The Battle of Thermopylae, dramatized in the 2007 movie 300, is the story of how a relatively small group of 7,000 disciplined Greeks in 480 B.C. held off a group of 100,000-150,000 invading Persians for three days. Due to the size disadvantage of the Greeks, their eventual defeat at this battle was inevitable. However, this group kept a calm head in battle while the Persian leader Xerxes was said to become so enraged by the delay these Greeks had caused his army that at the battle’s conclusion, he decapitated and crucified King Leonidas of Sparta, the fallen hero of the Greeks, elevating his status as a martyr. While the Greeks lost this battle, at the Battle of Plataea in 479 B.C. the Greek forces won the war. The manifestation of this Greek discipline was the Phalanx formation which lined up troops in close order to form a shield wall defense that marched forward using spears to take down any army in front of them. Given that the Phalanx was only as good as the weakest point, discipline was crucial to its success. This concept was later further refined and improved upon by the Roman legions that used it to great effect to build their empire.
May and June mark the end of another school year and the arrival of almost 20 college interns to Brinker Capital. These college students, the most successful not being strangers to discipline, have been exposed to the science of investing in their college courses but have come to Brinker in many cases to help fill the gaps regarding the art of how to identify good investment strategies. To help lay the groundwork for this understanding, we encouraged them to read Money Masters of Our Time by John Train, a book profiling 17 different investment managers of the 20th century.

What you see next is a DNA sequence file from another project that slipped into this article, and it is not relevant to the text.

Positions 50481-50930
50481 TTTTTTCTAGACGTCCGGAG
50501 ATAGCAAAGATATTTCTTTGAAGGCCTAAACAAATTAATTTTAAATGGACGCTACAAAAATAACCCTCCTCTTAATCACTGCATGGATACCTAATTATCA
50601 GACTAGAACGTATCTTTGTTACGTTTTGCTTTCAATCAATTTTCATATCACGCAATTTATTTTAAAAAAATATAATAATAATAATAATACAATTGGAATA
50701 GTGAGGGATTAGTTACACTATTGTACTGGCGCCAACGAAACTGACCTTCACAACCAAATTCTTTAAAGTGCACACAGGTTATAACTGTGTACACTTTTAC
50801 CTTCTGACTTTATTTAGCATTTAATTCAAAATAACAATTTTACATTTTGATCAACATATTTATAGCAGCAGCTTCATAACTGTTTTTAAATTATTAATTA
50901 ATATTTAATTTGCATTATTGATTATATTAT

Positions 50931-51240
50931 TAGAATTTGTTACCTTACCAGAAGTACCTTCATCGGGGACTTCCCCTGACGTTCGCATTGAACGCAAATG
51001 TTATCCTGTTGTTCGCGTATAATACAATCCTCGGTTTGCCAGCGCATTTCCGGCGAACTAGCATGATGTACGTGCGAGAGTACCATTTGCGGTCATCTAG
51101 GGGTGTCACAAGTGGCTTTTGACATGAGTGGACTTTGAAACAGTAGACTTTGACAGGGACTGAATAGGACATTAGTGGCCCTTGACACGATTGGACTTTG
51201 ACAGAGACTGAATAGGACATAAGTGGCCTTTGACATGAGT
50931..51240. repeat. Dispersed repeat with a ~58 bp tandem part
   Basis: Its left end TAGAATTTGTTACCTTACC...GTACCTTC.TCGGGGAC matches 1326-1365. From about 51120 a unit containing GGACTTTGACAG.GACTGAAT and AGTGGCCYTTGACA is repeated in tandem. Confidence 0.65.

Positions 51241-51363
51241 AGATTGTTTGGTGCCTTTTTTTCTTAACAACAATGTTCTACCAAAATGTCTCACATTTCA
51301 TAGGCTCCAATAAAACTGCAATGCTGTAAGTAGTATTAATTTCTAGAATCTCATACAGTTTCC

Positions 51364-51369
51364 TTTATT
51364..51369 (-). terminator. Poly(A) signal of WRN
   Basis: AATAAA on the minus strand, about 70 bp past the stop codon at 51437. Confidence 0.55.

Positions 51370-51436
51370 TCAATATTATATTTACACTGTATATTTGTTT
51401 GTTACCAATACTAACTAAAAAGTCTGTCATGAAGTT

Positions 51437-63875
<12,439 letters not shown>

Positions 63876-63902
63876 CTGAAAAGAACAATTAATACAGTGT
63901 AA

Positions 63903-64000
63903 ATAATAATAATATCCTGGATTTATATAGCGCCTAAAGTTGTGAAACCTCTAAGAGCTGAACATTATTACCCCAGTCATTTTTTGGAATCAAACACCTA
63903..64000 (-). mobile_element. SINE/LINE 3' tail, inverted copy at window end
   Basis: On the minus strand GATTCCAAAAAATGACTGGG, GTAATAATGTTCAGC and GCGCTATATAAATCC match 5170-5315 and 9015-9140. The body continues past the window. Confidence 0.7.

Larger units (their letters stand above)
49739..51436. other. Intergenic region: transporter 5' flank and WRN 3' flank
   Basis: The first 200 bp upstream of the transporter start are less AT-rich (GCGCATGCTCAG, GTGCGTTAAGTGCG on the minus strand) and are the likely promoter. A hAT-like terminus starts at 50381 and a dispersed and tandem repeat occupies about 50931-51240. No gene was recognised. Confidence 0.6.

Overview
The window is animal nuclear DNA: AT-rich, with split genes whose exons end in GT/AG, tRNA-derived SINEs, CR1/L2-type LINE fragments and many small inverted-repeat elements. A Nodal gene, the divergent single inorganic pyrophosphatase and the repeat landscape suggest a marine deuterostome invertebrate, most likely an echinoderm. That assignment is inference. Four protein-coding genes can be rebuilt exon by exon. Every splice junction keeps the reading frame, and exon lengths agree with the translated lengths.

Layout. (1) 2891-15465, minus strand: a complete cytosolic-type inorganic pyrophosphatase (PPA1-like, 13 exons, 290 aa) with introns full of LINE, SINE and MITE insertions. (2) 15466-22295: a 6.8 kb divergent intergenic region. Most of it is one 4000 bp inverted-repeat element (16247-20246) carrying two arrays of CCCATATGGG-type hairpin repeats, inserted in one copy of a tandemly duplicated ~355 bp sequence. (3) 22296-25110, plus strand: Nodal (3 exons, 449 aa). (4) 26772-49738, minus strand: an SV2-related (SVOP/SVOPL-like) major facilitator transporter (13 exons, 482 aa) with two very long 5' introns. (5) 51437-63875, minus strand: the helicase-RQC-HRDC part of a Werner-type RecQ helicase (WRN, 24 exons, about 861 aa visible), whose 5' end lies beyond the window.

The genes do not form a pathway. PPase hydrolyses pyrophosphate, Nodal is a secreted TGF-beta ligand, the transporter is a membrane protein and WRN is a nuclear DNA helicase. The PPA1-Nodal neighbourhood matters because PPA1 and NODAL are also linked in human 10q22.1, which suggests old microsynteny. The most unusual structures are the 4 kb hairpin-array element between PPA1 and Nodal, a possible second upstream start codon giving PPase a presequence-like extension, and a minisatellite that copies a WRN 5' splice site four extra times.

While all investment managers have proven successful, there was no one right process identified. T. Rowe Price had a process of identifying leaders in very fertile growth areas and holding them long-term until they become mature businesses in a mature industry. Benjamin Graham on the other hand focused on systematically buying the stocks that were thrown away at less than two-thirds of their net current assets and selling once they returned close to intrinsic value. Warren Buffet took a Benjamin Graham initial approach to valuation but then overlaid it with attention given the quality of the businesses and patience to hold these higher quality companies long-term like T. Rowe Price. John Templeton brought a similar attention to valuation and patience but was more willing to go global to find his bargains. George Soros went global as well but speculated more than invested with much more frequent trading in an effort to time the market. This is just to name some of the “money masters” this book discusses.
It is clear that, although all of these managers have been very successful on their own, if hypothetically a super investment management team was able to be formed with these members, the fund would likely suffer from way too many and way too different processes. Like an army with too many generals, having more leaders is not always better. The only element that they seemed to have in common is the fact that they had processes in place that were fundamentally sound and that they stuck to in times of short-term market stress. Some ignored the market swings, some used it as buying opportunities, but all found success by putting their emotions in check when many market participants were caught up in fear or greed. In other words, they had discipline. Like a Roman Phalanx facing down an enemy, a steadfast commitment to a sound plan in the heat of the battle wins the day more often than not.
As such when we evaluate managers this is exactly what we look for. That is to say we need managers to have an effective, sustainable, and proven investment plan and ability to stick to the plan. Much has been made of how individual investors chase performance in good times and break rank at exactly the wrong time in times of stress. While very few of us will prove to be as successful as Warren Buffet, if we can all strive to at least have a plan and stand our ground to keep emotions out of investment decisions we all can be better off.